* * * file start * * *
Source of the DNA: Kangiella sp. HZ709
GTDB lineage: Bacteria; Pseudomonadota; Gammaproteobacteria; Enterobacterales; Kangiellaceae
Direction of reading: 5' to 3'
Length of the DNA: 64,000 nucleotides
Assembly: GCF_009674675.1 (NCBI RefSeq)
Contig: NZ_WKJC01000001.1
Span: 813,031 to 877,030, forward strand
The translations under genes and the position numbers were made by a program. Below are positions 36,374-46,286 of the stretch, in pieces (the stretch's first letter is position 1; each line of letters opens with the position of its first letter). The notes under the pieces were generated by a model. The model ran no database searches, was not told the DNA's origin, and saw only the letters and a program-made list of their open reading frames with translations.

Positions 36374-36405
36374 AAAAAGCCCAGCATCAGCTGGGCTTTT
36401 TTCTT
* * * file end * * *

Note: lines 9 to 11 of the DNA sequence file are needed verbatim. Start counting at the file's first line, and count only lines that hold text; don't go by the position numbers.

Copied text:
Positions 36374-36405
36374 AAAAAGCCCAGCATCAGCTGGGCTTTT
36401 TTCTT